Skip to content
Catholic Online Logo

By Catholic Online (NEWS CONSORTIUM)

11/7/2012 (2 years ago)

Catholic Online (www.catholic.org)

Those with common indicators of age, such as thinning hair, wrinkles more prone to heart disease

Time is never kind to anyone. Crow's feet, wrinkles, creases near ear lobes, bumpy deposits on eyelids always betray one's true age. Now, these indicators of the passage of time may now be linked to heart disease, according to Danish researchers.

Research began as far away as in 1976. Researchers at first documented people's appearance, counting crow's feet, wrinkles and other signs of age.

Research began as far away as in 1976. Researchers at first documented people's appearance, counting crow's feet, wrinkles and other signs of age.

Highlights

By Catholic Online (NEWS CONSORTIUM)

Catholic Online (www.catholic.org)

11/7/2012 (2 years ago)

Published in Health

Keywords: Heart disease, age indicators, receding hairline, bumpy eyelids


LOS ANGELES, CA (Catholic Online) - A study involving 11,000 Danish adults have highlighted the difference between biological and chronological age.

"Looking old for your age marks poor cardiovascular health," Dr. Anne Tybjaerg-Hansen of the University of Copenhagen in Denmark says. The lead researcher shared her results this week an American Heart Association conference in Los Angeles.

One bright side of the report says that wrinkles elsewhere on the face and gray hair appear to be just ordinary consequences of aging and did not correlate with heart risks.

Research began as far away as in 1976. Researchers at first documented people's appearance, counting crow's feet, wrinkles and other signs of age.

In the meantime, 3,400 participants over the years developed heart disease (clogged arteries), and 1,700 suffered a heart attack.

Each additional sign of aging present at the start of the study led to increased health risks. This proved trued at all ages among men and women, even after taking into account other factors such as family history of heart disease.

All in all, subjects with three to four of these aging signs, including receding hairline at the temples, baldness at the crown of the head, earlobe creases or yellowish fatty deposits around the eyelids had a 57 percent greater risk for heart attack and a 39 percent greater risk for heart disease compared to people with none of these signs.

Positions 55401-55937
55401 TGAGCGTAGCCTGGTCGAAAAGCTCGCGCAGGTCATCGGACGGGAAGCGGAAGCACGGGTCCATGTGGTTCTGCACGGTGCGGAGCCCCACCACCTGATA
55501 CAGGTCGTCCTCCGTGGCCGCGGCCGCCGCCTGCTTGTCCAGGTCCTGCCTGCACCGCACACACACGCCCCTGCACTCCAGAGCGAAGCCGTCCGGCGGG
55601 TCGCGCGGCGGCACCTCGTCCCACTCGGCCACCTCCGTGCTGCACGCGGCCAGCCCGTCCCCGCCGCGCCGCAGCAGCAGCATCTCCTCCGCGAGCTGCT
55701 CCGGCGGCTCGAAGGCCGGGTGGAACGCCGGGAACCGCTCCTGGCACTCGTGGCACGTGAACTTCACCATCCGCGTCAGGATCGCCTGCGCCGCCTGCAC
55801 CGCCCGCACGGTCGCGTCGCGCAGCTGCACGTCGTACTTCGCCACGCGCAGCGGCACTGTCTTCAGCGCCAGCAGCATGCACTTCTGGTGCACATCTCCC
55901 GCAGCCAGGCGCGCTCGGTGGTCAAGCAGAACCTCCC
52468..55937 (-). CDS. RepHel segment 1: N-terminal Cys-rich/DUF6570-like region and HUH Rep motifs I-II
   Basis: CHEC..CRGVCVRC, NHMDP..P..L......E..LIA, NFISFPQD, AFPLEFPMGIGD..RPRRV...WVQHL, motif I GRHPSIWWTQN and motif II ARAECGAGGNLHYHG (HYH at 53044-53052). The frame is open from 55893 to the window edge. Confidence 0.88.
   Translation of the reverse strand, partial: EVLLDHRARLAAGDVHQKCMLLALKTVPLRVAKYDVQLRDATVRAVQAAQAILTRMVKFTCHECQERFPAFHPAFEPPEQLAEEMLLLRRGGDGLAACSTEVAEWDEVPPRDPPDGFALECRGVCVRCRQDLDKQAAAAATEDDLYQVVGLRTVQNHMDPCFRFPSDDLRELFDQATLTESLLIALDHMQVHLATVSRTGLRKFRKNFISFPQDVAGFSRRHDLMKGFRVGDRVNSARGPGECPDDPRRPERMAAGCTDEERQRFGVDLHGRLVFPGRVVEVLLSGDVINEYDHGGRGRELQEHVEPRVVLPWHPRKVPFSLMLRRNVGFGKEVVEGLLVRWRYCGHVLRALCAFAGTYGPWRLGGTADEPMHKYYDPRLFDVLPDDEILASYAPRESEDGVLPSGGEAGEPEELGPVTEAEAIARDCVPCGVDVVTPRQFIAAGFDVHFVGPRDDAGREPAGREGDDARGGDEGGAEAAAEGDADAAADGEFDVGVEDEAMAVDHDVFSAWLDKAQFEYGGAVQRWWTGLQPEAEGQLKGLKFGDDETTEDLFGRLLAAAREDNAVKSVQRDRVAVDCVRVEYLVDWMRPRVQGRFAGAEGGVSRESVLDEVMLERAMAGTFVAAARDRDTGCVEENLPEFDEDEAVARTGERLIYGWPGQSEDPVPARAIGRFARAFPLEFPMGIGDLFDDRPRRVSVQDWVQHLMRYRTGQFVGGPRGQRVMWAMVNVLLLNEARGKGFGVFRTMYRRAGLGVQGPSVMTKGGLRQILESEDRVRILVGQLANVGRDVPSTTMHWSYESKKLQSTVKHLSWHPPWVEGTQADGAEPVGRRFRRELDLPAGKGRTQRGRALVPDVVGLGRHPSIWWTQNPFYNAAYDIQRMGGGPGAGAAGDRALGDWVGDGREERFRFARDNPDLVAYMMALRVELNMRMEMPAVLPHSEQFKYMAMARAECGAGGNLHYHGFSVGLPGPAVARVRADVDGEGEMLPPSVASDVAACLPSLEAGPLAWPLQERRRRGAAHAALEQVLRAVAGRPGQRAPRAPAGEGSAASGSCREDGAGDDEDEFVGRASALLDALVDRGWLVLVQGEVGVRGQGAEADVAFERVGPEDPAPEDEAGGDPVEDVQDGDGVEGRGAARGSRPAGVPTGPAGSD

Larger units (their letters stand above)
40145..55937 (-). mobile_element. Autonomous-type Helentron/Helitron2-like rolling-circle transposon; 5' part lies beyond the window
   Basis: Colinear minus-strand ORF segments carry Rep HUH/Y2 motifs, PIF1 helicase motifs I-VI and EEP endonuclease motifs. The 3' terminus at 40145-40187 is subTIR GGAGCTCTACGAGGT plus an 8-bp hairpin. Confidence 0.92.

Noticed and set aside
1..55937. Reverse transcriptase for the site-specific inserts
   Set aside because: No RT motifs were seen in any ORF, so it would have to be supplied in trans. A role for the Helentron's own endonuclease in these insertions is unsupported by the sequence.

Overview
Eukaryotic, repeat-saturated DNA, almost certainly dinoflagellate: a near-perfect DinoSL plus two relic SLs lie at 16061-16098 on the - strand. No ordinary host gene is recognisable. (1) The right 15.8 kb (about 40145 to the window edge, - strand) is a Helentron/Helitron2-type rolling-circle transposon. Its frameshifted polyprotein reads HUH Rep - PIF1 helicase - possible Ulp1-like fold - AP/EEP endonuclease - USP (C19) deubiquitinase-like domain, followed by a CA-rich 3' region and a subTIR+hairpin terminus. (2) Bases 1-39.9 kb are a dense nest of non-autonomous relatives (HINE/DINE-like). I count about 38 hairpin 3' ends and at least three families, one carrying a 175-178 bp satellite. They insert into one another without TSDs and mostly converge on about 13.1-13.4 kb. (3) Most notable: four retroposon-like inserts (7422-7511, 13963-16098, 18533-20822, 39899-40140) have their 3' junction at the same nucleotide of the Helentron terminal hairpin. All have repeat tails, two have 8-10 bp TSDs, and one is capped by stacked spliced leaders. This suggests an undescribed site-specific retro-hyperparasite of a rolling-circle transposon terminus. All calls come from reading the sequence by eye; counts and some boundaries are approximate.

Yellowish eyelid bumps can be signs of cholesterol buildup, researchers found. This indicator proved the biggest risk. Baldness in men has been tied to heart risk before, possibly related to testosterone levels. They could only guess why earlobe creases might raise risk.

Dr. Kathy Magliato, a heart surgeon at St. John's Health Center in Santa Monica, California, said doctors need to pay more attention to signs literally staring them in the face.

"We're so rushed to put on a blood pressure cuff or put a stethoscope on the chest" that obvious, visible signs of risk are missed, she said.

.

---


Pope Francis: end world hunger through 'Prayer and Action'


2014 - Distributed by THE NEWS CONSORTIUM

Pope Francis Prayer Intentions for January 2015
General Intention:
That those from diverse religious traditions and all people of good will may work together for peace.
Missionary Intention: That in this year dedicated to consecrated life, religious men and women may rediscover the joy of following Christ and strive to serve the poor with zeal.



Comments


More Health

Growing the Church in China

Image of

By John Smagula

The world's best teas are grown in China, but many of these teas are unknown in the United States. Remote tea farms in exotic locations produce teas that rarely reach the American teacup. Of the 1.75 million tons of tea that China produces each year, less than 2% is ... continue reading


Teenage Mutant Ninja mosquitoes may be unleashed in the Florida Keys Watch

Image of It will mark the first time that insects with modified DNA will be set loose in a residential U.S. neighborhood.

By Catholic Online (NEWS CONSORTIUM)

While it may sound like a science fiction film straight out of the 1950s, genetically modified mosquitoes may shortly be unleashed on the Florida Keys. While sounding very sinister and threatening, the reason is benign. British researchers win approval to use ... continue reading


Is this it? Has the cure for cancer been found? New proton therapy offers great hope to cancer patients Watch

Image of There are currently 121 Proton Therapy centers around the world, according to CNN.

By Abigail James (NEWS CONSORTIUM)